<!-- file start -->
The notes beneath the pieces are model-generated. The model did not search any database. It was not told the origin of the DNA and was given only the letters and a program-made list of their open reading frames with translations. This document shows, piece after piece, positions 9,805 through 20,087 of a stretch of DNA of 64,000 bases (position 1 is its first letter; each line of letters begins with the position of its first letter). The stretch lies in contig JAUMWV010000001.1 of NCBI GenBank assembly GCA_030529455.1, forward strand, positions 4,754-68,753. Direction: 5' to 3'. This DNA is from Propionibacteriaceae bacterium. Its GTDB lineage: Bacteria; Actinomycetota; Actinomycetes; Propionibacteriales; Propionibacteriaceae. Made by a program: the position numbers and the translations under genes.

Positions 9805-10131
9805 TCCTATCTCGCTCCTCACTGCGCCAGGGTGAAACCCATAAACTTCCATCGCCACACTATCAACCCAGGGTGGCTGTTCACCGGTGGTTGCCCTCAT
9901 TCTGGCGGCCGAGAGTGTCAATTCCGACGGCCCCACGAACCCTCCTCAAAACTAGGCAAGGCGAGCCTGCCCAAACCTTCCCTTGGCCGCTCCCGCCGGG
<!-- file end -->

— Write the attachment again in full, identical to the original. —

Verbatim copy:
The notes beneath the pieces are model-generated. The model did not search any database. It was not told the origin of the DNA and was given only the letters and a program-made list of their open reading frames with translations. This document shows, piece after piece, positions 9,805 through 20,087 of a stretch of DNA of 64,000 bases (position 1 is its first letter; each line of letters begins with the position of its first letter). The stretch lies in contig JAUMWV010000001.1 of NCBI GenBank assembly GCA_030529455.1, forward strand, positions 4,754-68,753. Direction: 5' to 3'. This DNA is from Propionibacteriaceae bacterium. Its GTDB lineage: Bacteria; Actinomycetota; Actinomycetes; Propionibacteriales; Propionibacteriaceae. Made by a program: the position numbers and the translations under genes.

Positions 9805-10131
9805 TCCTATCTCGCTCCTCACTGCGCCAGGGTGAAACCCATAAACTTCCATCGCCACACTATCAACCCAGGGTGGCTGTTCACCGGTGGTTGCCCTCAT
9901 TCTGGCGGCCGAGAGTGTCAATTCCGACGGCCCCACGAACCCTCCTCAAAACTAGGCAAGGCGAGCCTGCCCAAACCTTCCCTTGGCCGCTCCCGCCGGG